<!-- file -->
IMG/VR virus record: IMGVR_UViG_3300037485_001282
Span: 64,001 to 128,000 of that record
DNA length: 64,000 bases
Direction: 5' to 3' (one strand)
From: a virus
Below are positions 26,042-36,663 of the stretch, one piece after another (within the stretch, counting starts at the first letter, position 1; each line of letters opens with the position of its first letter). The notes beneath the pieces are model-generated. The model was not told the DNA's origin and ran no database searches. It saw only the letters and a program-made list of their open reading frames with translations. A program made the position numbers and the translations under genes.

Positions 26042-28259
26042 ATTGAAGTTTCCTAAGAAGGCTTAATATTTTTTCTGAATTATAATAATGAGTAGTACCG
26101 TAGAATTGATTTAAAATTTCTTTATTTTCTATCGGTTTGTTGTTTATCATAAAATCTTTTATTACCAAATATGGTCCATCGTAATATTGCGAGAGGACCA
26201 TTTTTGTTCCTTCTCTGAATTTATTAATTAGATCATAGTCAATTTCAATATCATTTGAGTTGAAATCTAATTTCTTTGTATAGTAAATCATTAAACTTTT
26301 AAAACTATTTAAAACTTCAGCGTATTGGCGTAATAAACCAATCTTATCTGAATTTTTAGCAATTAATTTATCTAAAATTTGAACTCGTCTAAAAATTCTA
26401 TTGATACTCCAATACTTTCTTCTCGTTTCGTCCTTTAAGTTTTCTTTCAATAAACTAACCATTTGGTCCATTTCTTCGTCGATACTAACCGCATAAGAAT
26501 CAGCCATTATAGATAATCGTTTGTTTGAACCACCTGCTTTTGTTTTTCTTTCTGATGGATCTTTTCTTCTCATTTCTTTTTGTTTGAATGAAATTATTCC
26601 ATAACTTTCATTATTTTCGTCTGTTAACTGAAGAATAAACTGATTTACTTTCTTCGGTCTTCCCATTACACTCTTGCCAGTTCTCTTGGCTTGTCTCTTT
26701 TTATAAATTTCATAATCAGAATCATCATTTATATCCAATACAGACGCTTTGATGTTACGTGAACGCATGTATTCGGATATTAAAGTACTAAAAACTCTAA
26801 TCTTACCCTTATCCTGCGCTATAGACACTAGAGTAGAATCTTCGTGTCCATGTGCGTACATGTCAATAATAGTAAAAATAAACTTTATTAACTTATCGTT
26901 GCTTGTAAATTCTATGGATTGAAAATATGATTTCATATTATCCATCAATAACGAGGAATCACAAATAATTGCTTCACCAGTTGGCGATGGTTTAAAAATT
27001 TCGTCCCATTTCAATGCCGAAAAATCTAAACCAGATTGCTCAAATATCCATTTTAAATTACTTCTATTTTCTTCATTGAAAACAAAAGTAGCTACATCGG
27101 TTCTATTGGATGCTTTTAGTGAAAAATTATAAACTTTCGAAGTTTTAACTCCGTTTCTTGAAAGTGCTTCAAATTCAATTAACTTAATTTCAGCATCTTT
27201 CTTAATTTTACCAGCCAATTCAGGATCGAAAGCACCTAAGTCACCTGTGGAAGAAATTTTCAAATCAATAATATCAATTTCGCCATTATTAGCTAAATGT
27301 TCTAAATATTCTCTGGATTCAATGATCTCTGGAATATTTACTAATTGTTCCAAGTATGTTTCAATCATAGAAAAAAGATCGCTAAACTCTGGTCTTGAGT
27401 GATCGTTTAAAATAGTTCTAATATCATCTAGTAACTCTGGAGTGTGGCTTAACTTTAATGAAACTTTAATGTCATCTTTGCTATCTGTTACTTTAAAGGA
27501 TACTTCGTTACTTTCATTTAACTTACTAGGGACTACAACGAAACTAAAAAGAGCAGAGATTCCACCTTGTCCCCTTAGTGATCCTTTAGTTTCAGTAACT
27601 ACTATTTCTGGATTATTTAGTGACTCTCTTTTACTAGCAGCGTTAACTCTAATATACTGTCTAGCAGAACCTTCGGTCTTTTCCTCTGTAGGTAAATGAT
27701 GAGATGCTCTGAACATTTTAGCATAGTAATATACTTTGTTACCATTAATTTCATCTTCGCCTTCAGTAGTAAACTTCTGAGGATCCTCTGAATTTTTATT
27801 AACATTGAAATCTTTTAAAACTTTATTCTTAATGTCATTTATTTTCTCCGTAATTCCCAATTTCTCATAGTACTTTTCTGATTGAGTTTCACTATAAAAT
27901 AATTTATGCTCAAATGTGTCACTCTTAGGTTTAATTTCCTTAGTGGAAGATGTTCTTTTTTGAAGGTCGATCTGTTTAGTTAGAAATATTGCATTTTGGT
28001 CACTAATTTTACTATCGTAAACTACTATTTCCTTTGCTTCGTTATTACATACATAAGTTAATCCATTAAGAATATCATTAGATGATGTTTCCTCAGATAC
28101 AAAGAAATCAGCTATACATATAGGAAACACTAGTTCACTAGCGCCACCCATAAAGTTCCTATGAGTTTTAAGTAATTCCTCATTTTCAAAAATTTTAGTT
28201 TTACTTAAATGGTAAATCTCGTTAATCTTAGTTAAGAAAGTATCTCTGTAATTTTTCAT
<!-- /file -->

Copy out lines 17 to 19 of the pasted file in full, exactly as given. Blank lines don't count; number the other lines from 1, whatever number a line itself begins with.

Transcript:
26901 GCTTGTAAATTCTATGGATTGAAAATATGATTTCATATTATCCATCAATAACGAGGAATCACAAATAATTGCTTCACCAGTTGGCGATGGTTTAAAAATT
27001 TCGTCCCATTTCAATGCCGAAAAATCTAAACCAGATTGCTCAAATATCCATTTTAAATTACTTCTATTTTCTTCATTGAAAACAAAAGTAGCTACATCGG
27101 TTCTATTGGATGCTTTTAGTGAAAAATTATAAACTTTCGAAGTTTTAACTCCGTTTCTTGAAAGTGCTTCAAATTCAATTAACTTAATTTCAGCATCTTT